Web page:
Developing Inclusive Technology in Chicago

Stage at 1871 Chicago event with six blue chairs and purple lights highlighting 1871 logos behind stage.Last Thursday, Center for Independent Futures hosted an educational and engaging panel event at 1871 focusing on inclusive technology in Chicago. When developing our online learning management system, My Full Life, Independent Futures chose to focus on creating inclusive technology that would support adults with disabilities. In the last year, our consultants have met other technology professionals doing similar work. We were honored to bring these experts together for a conversation bringing accessibility and inclusion to the technology field.

Inclusive Technology in Chicago: What’s Next

Jake Joehl introduces our panel and moderator using assistive technology like braille and a screen reader.One of our community members, Jake, kickstarted the event by explaining how technology helps him in his daily life. Using screen readers, Jake is able to navigate the world and stay informed. His phone and computer both support him in living his full life. In fact, Jake used a screen reader to introduce our moderator, Roger Liew of Impact Engine.

Throughout the discussion, Liew asked important questions of our panelists about the future of technology and accessibility. Richard Brown (Infinitec/UCP Seguin), Cameron Kempson (SimplyHome), Chrissy Dale (My Full Life), and Marcelo Worsley (Northwestern University) broke down exactly why they think inclusion is the next forefront of technological innovation.

At Northwestern University, Marcelo researches how to build accessibility Panelists listen to each other speak on inclusive technology in Chicago on stage at 1871.into the design process for developers. He noted, “Accessibility at big companies tends to start with compliance, but it has to move forward.” Cameron agreed, but she says even that isn’t enough. “People should start to look beyond big tech to companies like these that are developing with accessibility and inclusion in mind.”

As businesses start to realize what a large market people with disabilities and their families are, they will figure out that accessible technology is just good business. Moving beyond compliance with the ADA is the next step for companies designing tech solutions.

Designing For All: Focusing on the Individual

Part of person-centered planning centers the concept “dignity of risk.” That means that each individual is afforded the ability to try new things and encounter the risks that comes along with new experiences. At 1871, Chrissy explained that legislative changes and technological advancements helped us spread My Full Life throughout the country. “Starting with asking someone about their hopes and dreams, My Full Life allows individuals with disabilities to learn independent living skills and branch out on their own.”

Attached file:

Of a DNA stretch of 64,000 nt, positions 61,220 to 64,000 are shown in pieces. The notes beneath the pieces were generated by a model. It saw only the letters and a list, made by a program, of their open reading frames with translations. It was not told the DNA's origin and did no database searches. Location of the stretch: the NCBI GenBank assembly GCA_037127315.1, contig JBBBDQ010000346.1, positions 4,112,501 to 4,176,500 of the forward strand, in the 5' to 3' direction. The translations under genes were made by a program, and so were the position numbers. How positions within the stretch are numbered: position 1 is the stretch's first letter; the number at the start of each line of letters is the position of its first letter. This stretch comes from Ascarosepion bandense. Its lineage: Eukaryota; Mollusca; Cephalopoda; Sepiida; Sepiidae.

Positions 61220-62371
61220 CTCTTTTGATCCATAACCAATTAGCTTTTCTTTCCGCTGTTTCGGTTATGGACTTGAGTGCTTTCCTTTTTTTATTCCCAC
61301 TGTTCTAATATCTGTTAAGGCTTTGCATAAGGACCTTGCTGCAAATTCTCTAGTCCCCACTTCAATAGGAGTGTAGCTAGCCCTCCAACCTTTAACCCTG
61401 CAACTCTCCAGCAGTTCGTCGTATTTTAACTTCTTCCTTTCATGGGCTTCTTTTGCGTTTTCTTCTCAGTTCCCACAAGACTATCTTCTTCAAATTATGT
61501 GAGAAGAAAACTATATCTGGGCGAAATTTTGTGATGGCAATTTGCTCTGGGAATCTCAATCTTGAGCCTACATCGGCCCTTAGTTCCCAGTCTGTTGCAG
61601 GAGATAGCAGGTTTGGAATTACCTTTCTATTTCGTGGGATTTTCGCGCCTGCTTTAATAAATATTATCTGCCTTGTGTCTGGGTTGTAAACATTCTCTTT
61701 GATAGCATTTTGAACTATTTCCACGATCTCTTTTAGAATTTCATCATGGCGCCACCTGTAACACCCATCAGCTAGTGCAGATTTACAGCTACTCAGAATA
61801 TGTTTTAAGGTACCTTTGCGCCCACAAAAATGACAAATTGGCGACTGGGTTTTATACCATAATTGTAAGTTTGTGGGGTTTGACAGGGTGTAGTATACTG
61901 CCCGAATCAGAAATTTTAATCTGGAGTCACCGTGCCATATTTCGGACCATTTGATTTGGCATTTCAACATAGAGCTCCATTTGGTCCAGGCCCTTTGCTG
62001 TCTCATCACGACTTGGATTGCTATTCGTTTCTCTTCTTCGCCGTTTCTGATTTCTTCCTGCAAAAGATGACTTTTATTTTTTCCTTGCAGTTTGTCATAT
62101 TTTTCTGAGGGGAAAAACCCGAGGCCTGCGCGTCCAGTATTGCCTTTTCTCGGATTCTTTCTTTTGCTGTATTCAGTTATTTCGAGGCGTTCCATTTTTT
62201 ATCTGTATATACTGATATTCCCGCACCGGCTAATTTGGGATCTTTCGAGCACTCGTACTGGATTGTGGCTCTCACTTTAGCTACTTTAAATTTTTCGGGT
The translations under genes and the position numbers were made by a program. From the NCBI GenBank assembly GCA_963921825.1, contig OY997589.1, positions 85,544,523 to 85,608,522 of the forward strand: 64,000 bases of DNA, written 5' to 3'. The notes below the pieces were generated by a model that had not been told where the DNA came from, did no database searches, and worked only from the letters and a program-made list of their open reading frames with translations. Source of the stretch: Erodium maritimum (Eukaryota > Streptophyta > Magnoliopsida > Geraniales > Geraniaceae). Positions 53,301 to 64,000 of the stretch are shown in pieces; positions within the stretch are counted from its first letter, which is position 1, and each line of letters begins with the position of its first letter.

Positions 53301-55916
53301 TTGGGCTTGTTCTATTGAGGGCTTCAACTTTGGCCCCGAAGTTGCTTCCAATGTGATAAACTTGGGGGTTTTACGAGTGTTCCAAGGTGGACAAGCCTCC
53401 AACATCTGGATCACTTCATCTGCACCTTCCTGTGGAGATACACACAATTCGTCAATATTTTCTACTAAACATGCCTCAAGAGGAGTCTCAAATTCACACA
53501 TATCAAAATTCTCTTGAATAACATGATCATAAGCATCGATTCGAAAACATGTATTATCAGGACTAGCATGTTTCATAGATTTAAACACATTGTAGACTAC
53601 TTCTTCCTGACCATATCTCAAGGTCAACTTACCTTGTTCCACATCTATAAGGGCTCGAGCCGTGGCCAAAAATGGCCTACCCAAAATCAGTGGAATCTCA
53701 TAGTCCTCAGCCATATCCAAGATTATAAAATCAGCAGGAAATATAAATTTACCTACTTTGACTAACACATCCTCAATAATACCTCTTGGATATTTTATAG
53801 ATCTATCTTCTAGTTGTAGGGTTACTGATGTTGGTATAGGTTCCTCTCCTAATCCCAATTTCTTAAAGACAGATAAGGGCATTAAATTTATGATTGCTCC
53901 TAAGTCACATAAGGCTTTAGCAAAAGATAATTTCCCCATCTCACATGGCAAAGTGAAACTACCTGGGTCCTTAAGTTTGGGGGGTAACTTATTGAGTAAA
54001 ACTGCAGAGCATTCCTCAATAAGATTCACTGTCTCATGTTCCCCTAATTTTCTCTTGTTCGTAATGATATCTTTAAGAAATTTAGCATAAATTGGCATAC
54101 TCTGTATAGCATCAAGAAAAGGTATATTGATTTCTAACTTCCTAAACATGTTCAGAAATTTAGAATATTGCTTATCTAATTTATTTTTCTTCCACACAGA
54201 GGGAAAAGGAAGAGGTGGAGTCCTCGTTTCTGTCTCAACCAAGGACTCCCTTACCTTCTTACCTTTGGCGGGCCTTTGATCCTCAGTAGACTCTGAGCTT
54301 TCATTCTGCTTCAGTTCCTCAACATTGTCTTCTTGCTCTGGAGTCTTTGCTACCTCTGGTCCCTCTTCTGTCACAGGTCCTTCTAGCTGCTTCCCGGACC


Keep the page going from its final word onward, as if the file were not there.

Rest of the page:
Panelists pose for a photo on stage after a successful and engaging event!Richard expanded on this idea, explaining the biggest barrier for some people with disabilities has simply been “the technology catching up to they want to do. With technology, they can live their best full life.”

Building Inclusive Technology, Designed For Everyone

Do you want to learn more about accessibility in tech? Reach out to us today to learn more about My Full Life and how it could benefit your community! Inclusive technology in Chicago is only a starting point. The need for technology solutions like these are widespread and growing each day.

Missed the 1871 event? We filmed the panel, so keep an eye out for the video, coming soon!

Partnering with Equip for Equality for Brighter Futures

When graduation appears on the horizon, most high schoolers are excited to transition to their next educational or employment opportunity. But for students with disabilities, the thought of leaving the support of school services often creates fear and uncertainty.

Center for Independent Futures believes that all individuals deserve bright futures after high school. Over the past year, we collaborated with Equip for Equality to support Chicago Public Schools students to create person-centered transition plans based on their hopes and dreams.